Sections

Services

Information

UK United Kingdom

Redefining the lie: politics and porkies

Lie (v.) (1) To make a politically unpopular statement; (2) [retrospectively applied] To make a statement which appears inconsistent with a more recent statement, indicating that its maker has changed…

The last few years in Australian politics have seen the rise of a new definition of ‘lying’. AAP/Lukas Coch

Lie (v.)

(1) To make a politically unpopular statement;

(2) [retrospectively applied] To make a statement which appears inconsistent with a more recent statement, indicating that its maker has changed his or her position subsequent to the making of the statement in question;

(3) [obsolete] To intentionally convey a false impression;

(4) [obsolete] To deliberately intend to deceive by making a false or untrue statement.

Following recent practice in Australian politics, all future political dictionaries should incorporate the above entry for the verb “to lie”.

The one big “lie” that dogged former prime minister Julia Gillard’s entire term in office was her infamous statement: “there will be no carbon tax under the government I lead”, uttered on August 16, 2010, five days before the last federal election.

The following February, Gillard announced her intention to introduce a carbon price from July 1, 2012. News Limited columnist Andrew Bolt posted that very afternoon on his Herald Sun blog under the headline “Gillard confirms: She lied about no carbon tax".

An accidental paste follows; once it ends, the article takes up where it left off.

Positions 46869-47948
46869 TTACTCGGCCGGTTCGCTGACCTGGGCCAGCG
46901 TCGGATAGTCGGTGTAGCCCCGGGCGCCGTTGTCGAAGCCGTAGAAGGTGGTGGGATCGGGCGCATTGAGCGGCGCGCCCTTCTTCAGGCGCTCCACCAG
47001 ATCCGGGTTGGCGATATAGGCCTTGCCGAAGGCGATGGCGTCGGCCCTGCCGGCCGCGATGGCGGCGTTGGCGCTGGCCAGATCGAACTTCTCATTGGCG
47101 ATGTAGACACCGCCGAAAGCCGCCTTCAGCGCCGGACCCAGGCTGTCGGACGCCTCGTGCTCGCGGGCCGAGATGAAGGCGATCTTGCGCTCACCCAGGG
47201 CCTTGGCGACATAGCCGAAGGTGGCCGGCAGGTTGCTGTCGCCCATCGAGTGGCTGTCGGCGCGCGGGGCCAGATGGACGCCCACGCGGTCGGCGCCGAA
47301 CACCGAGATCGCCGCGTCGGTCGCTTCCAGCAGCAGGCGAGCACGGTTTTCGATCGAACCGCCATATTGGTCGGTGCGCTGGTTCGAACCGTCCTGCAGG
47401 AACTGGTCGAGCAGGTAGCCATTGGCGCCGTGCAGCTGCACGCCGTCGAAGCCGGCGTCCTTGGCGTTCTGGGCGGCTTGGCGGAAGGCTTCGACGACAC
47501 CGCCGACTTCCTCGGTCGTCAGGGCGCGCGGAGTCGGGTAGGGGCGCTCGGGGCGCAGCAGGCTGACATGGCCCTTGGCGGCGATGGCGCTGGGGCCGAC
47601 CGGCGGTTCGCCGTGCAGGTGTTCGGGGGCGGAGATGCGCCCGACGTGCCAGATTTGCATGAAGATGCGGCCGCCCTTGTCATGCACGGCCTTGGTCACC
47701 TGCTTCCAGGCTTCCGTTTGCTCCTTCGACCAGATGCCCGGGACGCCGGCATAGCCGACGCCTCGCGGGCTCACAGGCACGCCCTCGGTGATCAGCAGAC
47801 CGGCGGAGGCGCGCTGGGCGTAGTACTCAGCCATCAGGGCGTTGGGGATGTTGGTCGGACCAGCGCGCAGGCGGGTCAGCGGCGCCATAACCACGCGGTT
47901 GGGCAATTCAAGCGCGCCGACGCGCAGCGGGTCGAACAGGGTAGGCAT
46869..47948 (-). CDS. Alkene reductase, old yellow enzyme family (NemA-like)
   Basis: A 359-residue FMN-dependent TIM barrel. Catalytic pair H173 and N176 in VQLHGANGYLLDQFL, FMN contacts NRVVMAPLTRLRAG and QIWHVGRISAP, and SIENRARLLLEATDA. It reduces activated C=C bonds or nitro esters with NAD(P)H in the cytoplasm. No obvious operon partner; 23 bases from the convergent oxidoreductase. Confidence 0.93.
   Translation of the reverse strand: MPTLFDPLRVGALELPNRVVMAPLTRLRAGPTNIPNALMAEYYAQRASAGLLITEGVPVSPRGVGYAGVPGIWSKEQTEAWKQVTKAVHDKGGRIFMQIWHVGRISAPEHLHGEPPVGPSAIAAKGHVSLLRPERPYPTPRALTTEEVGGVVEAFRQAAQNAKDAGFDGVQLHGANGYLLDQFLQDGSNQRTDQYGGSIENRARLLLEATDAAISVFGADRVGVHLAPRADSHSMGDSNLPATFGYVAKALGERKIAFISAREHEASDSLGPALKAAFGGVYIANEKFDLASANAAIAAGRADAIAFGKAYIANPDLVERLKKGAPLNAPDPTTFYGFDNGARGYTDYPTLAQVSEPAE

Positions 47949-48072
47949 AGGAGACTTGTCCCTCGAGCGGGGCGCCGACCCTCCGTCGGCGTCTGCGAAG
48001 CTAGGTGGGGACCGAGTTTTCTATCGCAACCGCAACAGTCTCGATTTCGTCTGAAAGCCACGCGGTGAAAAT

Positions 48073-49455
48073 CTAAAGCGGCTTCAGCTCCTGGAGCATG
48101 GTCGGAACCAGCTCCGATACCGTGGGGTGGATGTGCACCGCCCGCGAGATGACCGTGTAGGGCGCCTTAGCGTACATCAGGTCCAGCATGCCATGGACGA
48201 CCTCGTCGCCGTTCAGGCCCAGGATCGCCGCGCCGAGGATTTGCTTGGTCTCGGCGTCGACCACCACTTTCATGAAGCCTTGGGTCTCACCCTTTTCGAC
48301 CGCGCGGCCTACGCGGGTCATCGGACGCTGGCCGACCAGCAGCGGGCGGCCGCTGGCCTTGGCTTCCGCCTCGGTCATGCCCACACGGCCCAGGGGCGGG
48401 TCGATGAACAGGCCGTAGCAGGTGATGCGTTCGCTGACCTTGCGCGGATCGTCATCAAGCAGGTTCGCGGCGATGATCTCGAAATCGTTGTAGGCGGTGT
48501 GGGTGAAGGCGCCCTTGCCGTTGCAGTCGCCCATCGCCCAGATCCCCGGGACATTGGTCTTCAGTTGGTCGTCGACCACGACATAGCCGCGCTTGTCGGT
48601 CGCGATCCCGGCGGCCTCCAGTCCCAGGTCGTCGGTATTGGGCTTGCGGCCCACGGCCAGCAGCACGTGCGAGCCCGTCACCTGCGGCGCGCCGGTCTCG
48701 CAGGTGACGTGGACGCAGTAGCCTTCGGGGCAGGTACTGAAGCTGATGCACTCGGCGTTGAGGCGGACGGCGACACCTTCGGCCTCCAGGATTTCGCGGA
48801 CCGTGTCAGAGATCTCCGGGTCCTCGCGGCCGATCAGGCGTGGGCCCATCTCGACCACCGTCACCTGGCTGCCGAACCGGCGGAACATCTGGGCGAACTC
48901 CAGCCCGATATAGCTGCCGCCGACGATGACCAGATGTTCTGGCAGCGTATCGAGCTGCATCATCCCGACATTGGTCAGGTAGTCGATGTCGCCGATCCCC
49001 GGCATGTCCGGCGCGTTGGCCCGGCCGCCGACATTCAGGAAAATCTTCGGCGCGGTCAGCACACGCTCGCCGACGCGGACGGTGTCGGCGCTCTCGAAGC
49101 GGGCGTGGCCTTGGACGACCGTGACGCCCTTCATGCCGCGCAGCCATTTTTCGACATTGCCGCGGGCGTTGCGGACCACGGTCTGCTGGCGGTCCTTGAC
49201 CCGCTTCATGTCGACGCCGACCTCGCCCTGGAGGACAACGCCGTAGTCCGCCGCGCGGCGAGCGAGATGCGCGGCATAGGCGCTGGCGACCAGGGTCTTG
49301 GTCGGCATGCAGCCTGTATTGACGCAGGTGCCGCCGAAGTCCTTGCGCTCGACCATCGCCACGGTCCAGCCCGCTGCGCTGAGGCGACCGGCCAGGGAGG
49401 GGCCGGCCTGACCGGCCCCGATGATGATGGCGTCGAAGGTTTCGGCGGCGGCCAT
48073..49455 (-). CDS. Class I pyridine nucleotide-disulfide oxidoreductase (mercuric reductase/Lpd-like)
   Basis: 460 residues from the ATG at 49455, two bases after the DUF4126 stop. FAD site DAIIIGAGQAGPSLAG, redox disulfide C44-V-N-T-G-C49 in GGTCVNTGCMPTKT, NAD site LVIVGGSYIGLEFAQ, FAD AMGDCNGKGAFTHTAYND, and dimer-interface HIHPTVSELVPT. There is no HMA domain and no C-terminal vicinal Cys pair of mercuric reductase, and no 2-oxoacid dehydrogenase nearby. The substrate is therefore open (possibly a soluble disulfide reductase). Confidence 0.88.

Opposition leader Tony Abbott was initially not prepared to go that far. But by the time he addressed the “No Carbon Tax” rally in August 2011, he was also confidently calling Gillard’s “promise” that there would be no carbon tax a “lie”.

The charge that Gillard lied in August 2010 is presumably based on definition number two, as above. There is no evidence that Gillard lied according to either of the now-obsolete definitions (three and four). On August 20, the day before the election, she said:

I don’t rule out the possibility of legislating a Carbon Pollution Reduction Scheme, a market-based mechanism. I rule out a carbon tax.

When she announced the market-based carbon pricing scheme on February 24, 2011, the government’s press release said:

The two-year plan for a carbon price mechanism will start with a fixed price period for three to five years before transitioning to an emissions trading scheme.

Only later did Gillard and the government begin referring to the pricing scheme as a “tax”.